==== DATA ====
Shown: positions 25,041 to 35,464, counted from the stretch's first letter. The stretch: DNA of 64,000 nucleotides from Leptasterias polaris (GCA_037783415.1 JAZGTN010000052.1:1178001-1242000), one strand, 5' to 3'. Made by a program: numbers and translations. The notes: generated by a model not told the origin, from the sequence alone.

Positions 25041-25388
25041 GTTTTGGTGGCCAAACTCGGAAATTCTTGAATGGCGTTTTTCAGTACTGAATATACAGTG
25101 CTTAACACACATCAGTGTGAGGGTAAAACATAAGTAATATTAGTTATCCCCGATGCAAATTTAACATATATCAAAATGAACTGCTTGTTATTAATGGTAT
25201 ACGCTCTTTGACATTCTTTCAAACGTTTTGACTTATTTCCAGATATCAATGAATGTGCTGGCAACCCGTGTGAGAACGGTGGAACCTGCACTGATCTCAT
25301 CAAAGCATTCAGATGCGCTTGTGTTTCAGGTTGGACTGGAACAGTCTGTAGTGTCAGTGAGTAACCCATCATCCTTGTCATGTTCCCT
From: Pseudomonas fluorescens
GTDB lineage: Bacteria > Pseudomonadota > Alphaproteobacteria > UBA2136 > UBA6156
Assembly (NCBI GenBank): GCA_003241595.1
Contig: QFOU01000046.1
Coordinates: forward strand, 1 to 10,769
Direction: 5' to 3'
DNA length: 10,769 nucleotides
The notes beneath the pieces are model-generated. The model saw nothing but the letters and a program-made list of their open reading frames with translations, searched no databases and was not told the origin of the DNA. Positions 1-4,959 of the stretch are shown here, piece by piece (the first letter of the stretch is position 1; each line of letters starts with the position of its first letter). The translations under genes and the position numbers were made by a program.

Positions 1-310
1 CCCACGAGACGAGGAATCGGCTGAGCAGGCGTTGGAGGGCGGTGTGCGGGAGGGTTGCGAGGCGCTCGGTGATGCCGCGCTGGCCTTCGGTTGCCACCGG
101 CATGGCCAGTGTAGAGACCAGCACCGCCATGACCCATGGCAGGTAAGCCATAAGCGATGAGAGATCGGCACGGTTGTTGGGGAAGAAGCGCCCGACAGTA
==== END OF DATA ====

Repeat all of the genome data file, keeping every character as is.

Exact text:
Shown: positions 25,041 to 35,464, counted from the stretch's first letter. The stretch: DNA of 64,000 nucleotides from Leptasterias polaris (GCA_037783415.1 JAZGTN010000052.1:1178001-1242000), one strand, 5' to 3'. Made by a program: numbers and translations. The notes: generated by a model not told the origin, from the sequence alone.

Positions 25041-25388
25041 GTTTTGGTGGCCAAACTCGGAAATTCTTGAATGGCGTTTTTCAGTACTGAATATACAGTG
25101 CTTAACACACATCAGTGTGAGGGTAAAACATAAGTAATATTAGTTATCCCCGATGCAAATTTAACATATATCAAAATGAACTGCTTGTTATTAATGGTAT
25201 ACGCTCTTTGACATTCTTTCAAACGTTTTGACTTATTTCCAGATATCAATGAATGTGCTGGCAACCCGTGTGAGAACGGTGGAACCTGCACTGATCTCAT
25301 CAAAGCATTCAGATGCGCTTGTGTTTCAGGTTGGACTGGAACAGTCTGTAGTGTCAGTGAGTAACCCATCATCCTTGTCATGTTCCCT
From: Pseudomonas fluorescens
GTDB lineage: Bacteria > Pseudomonadota > Alphaproteobacteria > UBA2136 > UBA6156
Assembly (NCBI GenBank): GCA_003241595.1
Contig: QFOU01000046.1
Coordinates: forward strand, 1 to 10,769
Direction: 5' to 3'
DNA length: 10,769 nucleotides
The notes beneath the pieces are model-generated. The model saw nothing but the letters and a program-made list of their open reading frames with translations, searched no databases and was not told the origin of the DNA. Positions 1-4,959 of the stretch are shown here, piece by piece (the first letter of the stretch is position 1; each line of letters starts with the position of its first letter). The translations under genes and the position numbers were made by a program.

Positions 1-310
1 CCCACGAGACGAGGAATCGGCTGAGCAGGCGTTGGAGGGCGGTGTGCGGGAGGGTTGCGAGGCGCTCGGTGATGCCGCGCTGGCCTTCGGTTGCCACCGG
101 CATGGCCAGTGTAGAGACCAGCACCGCCATGACCCATGGCAGGTAAGCCATAAGCGATGAGAGATCGGCACGGTTGTTGGGGAAGAAGCGCCCGACAGTA